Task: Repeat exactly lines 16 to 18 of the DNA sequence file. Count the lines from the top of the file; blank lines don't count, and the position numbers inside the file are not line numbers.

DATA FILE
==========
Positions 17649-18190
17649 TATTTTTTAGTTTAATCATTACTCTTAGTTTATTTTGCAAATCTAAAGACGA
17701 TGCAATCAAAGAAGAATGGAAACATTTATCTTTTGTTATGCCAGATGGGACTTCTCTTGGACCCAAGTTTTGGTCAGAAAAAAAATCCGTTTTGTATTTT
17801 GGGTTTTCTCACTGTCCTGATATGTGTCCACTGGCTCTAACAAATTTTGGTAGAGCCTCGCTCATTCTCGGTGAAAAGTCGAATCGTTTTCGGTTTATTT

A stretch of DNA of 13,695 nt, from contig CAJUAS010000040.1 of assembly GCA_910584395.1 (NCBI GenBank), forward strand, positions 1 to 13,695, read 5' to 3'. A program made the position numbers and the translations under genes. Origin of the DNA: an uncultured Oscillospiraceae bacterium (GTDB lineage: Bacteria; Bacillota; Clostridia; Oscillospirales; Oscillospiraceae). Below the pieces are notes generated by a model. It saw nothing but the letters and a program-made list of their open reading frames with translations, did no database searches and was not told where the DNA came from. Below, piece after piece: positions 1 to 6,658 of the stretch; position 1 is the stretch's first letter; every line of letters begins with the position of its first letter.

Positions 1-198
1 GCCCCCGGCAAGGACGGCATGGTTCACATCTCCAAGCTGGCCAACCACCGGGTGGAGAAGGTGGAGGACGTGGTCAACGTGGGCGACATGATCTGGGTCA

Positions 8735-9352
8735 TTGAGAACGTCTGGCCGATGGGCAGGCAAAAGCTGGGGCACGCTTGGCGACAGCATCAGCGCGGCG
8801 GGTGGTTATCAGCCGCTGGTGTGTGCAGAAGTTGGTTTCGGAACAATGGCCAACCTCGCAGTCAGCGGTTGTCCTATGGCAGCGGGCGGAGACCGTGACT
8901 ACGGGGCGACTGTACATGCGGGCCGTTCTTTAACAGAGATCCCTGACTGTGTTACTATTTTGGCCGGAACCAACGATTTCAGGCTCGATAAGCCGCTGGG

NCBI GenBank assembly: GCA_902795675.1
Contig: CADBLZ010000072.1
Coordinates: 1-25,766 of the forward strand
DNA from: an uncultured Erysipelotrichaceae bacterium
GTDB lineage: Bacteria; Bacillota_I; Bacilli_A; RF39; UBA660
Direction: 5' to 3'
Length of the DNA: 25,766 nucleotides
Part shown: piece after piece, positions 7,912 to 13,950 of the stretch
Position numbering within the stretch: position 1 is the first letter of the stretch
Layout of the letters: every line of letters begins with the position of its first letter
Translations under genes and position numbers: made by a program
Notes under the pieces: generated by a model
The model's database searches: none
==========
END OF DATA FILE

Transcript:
GTDB lineage: Bacteria; Bacillota_I; Bacilli_A; RF39; UBA660
Direction: 5' to 3'
Length of the DNA: 25,766 nucleotides